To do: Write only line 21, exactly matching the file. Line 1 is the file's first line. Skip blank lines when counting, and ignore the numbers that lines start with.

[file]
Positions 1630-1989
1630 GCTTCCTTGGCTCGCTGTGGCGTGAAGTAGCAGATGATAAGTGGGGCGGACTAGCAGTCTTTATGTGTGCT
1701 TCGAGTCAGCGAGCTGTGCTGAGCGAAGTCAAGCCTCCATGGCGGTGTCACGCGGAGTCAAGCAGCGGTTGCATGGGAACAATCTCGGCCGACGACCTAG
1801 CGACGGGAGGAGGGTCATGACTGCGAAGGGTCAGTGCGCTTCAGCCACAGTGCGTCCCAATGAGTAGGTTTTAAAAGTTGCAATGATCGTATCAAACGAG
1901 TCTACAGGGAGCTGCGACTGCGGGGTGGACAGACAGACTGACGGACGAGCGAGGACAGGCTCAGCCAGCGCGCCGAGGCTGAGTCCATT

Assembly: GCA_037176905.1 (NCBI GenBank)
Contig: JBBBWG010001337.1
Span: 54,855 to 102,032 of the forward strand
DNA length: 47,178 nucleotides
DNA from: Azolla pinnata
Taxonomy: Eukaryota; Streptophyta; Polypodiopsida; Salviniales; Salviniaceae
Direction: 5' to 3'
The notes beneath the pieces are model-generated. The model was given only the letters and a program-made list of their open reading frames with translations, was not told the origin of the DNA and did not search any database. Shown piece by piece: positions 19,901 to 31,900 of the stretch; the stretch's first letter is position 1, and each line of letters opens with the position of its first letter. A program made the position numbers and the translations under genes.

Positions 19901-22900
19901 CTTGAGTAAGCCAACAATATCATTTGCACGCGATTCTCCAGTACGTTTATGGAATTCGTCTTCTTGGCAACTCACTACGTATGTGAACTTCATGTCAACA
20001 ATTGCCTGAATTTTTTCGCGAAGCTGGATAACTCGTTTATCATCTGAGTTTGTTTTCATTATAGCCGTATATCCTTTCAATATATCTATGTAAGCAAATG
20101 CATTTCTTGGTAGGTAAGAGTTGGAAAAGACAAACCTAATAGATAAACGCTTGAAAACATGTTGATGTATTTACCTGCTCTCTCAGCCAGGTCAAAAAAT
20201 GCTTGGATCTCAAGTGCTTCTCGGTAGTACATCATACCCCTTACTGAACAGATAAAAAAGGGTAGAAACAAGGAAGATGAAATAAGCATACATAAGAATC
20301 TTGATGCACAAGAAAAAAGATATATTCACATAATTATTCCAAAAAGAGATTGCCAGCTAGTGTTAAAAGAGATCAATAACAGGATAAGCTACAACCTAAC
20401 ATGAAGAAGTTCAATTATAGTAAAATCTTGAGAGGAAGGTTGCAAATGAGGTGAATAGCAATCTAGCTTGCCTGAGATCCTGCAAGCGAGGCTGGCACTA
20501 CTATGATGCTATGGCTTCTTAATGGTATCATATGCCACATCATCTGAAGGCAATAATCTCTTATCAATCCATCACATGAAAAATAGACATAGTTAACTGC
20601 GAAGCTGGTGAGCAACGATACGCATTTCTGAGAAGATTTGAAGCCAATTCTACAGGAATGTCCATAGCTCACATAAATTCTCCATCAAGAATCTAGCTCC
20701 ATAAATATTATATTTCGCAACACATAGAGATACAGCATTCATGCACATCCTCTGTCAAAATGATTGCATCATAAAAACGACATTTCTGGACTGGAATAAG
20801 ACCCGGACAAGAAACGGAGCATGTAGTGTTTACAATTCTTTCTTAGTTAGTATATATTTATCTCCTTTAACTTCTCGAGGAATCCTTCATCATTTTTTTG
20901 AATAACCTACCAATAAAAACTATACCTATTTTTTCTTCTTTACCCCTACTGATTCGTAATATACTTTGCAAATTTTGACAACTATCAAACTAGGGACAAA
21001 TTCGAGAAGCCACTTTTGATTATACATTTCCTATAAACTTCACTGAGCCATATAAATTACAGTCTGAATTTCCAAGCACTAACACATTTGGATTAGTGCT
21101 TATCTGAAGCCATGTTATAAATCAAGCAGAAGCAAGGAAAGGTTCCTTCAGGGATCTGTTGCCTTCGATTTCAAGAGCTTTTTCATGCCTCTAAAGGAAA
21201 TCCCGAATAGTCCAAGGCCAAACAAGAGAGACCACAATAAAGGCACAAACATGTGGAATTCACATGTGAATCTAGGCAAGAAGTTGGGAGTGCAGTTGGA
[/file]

20501 CTATGATGCTATGGCTTCTTAATGGTATCATATGCCACATCATCTGAAGGCAATAATCTCTTATCAATCCATCACATGAAAAATAGACATAGTTAACTGC